I don't write about comics much in this forum--though for ages I have had copies of Dan Clowes's Twentieth Century Eightball (Fantagraphics) and Mawil's Beach Safari (Top Shelf) sitting on my filing cabinet in a state of "to be reviewed," my intention being to hold the former up as the stagnation of cartoon nihilism that has plagued the independent industry for the last fifteen years, and the latter as the rare, much-needed example of a similarly minded cartoonist looking at the absurdity of life with a twinkle of joy. But really, I just said probably all I really was going to say, so why belabor it?
All seven issues have been written by Peter Milligan, one of my all-time favorite comic book writers. He has a self-reflexive humor that I adore, and once he has lead you through the clever minefield of his irony, he isn't afraid to drop an emotional bomb on you to follow it all up. This made his Shade the Changing Man series from the '90s one of the best ever, particularly for a mainstream monthly. Human Target could rival that. (He also was unafraid to sign my first issue of Shade back when I was a lowly fanboy with the line "Because we're young," inspired by my Suede T-shirt (so, likely 1993). That makes him eternally cool.) (We shold also note how shameful it is that DC has chosen to only collect the first arc of Shade so far. Booo!)
The first issues of Human Target were drawn by Javier Pulido, and now Cliff Chiang has taken over. Lee Loughridge colors, and to tremendous effect. He meets the stylized artists with an equally stylized palette.
The titular Human Target is Christopher Chance. He hires himself out to people in extreme situations, taking over their life through elaborate disguises and a highly developed ability at mimicry. He becomes them, taking them out of harm's way long enough to either solve the problem or be harmed himself--hence, being a target. However, years of doing this has played on Chance's head, and he has lost his sense of identity, who he really is. This makes Chance not unlike Shade, except whereas Shade wanted to find who he really was and used his madness to do so, Chance wants to leave his original self behind and uses his insanity as an excuse to do so.
The first couple of story arcs careened from a serious tale about a man who faked his own death during the 9/11 tragedy to a baseball player mixed up in a drug ring. The new arc, the three-part "Which Way The Wind Blows," looks at '60s radicals, leftovers of the Weather Underground (as well as a namecheck to Baader Meinhof, for those of you fascinated by Caucasian terrorist organizations). A hardcore member of the group, angry that his fellow revolutionaries betrayed the cause, is hunting down who he considers the worst offender--a man who is in hiding because he accidentally shot a cop. Only this buried man doesn't want to leave the mundane life of suburbia--though, the sick suburbia of The Ice Storm, with its extramarital affairs, etc., not some Leave It To Beaver paradise. Chance is being sent in to help the guy out, and I can't wait to see how Milligan approaches the subject of Chance adopting the identity of a man who has adopted another identity. How many layers will there be to the mask?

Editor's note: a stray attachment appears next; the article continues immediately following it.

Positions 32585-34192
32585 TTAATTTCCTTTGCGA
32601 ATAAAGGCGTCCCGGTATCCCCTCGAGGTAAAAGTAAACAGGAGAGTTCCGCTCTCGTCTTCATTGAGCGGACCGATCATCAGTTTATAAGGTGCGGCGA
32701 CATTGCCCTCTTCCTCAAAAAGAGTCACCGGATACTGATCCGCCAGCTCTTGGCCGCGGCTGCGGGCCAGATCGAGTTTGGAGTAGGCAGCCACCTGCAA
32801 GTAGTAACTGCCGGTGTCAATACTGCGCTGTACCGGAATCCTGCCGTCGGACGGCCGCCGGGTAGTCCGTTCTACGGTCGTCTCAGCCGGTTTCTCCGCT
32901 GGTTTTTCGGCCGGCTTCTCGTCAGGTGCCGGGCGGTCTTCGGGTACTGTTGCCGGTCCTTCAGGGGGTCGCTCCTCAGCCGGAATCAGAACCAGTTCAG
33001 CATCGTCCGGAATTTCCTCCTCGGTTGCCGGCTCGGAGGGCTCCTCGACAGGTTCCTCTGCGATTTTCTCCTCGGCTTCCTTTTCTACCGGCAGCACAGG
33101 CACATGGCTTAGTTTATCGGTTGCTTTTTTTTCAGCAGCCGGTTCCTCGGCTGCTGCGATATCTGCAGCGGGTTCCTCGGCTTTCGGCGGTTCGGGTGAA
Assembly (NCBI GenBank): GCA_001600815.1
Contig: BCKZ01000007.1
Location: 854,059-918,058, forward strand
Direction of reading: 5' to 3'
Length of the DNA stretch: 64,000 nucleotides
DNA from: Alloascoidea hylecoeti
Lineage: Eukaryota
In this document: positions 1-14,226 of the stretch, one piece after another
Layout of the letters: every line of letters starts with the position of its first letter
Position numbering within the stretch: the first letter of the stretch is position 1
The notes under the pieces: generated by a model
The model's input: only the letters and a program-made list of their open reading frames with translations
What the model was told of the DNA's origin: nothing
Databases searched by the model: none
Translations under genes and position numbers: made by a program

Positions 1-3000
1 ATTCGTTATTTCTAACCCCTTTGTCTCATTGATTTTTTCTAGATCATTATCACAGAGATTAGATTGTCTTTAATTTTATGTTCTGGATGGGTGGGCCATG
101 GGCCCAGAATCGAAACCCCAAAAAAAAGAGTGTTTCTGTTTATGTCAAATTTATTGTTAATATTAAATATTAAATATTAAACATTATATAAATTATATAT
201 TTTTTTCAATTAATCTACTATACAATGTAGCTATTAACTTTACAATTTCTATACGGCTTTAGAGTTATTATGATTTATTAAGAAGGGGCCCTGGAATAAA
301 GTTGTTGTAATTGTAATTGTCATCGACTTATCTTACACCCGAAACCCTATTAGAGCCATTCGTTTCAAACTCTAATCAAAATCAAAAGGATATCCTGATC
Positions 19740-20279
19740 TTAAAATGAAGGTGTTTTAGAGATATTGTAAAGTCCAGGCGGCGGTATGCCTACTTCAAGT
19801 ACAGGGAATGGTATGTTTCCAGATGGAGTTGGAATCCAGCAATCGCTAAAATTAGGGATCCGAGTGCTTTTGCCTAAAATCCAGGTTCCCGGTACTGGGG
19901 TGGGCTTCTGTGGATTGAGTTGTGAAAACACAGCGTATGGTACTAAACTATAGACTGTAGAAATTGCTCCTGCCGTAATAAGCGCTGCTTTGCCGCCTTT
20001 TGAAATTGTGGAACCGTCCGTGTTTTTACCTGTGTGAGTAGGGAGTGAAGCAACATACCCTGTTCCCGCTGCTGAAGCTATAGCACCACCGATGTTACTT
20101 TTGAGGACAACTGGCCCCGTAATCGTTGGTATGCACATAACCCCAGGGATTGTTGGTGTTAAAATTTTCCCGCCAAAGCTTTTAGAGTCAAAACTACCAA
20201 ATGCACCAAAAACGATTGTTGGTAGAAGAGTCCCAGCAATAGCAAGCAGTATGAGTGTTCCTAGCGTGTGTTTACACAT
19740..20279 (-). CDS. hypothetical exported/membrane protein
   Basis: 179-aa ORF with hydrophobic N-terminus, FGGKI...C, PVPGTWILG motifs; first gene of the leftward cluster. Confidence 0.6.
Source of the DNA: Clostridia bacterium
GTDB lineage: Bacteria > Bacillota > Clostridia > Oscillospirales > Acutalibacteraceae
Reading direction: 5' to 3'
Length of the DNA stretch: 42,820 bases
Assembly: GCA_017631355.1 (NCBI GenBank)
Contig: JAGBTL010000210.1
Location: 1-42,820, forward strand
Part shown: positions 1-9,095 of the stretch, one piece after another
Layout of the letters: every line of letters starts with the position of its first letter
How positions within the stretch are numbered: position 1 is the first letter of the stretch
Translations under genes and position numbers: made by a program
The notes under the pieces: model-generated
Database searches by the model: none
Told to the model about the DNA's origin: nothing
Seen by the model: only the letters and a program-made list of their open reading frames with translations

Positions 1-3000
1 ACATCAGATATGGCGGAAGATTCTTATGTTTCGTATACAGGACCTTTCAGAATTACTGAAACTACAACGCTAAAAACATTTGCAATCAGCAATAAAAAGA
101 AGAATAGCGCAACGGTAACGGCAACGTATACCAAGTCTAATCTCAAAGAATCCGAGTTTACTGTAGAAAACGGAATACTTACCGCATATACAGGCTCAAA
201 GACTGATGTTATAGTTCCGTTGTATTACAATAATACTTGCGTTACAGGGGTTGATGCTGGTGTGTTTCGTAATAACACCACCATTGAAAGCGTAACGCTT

DC has announced the first collection for this series, Liars & Ghosts. Get it. Also pick up the preceding graphic novels that lead into it, Human Target (art by the late, incomparable Edvin Biukovic) and Human Target: Final Cut. (Wagging tongues will tell you that you need to read those novels to understand where the new series picks up, but those people are full of shit. If you have a brain, you'll figure out what is going on. You can even start with #7. Remember when we used to use our brains to enjoy art? I know when I was a kid you bought whatever issue of a comic was available and you dealt with it; but we were smarter then. We didn't have the internet.)
(On that parenthetical note, also beware of the people who say something like, "Oh, the first issue was all set-up," or "The first 40 minutes was all exposition." That particular charge I've heard leveled at the debut episode of HBO's excellent western series, Deadwood, and it's horseshit, cowboy. Anyone you hear saying that is someone who thinks they are smarter than they are. It's the one tiny thing they've learned about stories, and it's a clear signal they don't know much more. Except maybe, "It has no third act." In other words, Deadwood is dead good.)
"You want some action rather than exposition? How about I shoot you? Is that action enough?"
Current Soundtrack: Muse, Origin of Symmetry; Bonnie "Prince" Billy, Sings Greatest Palace Music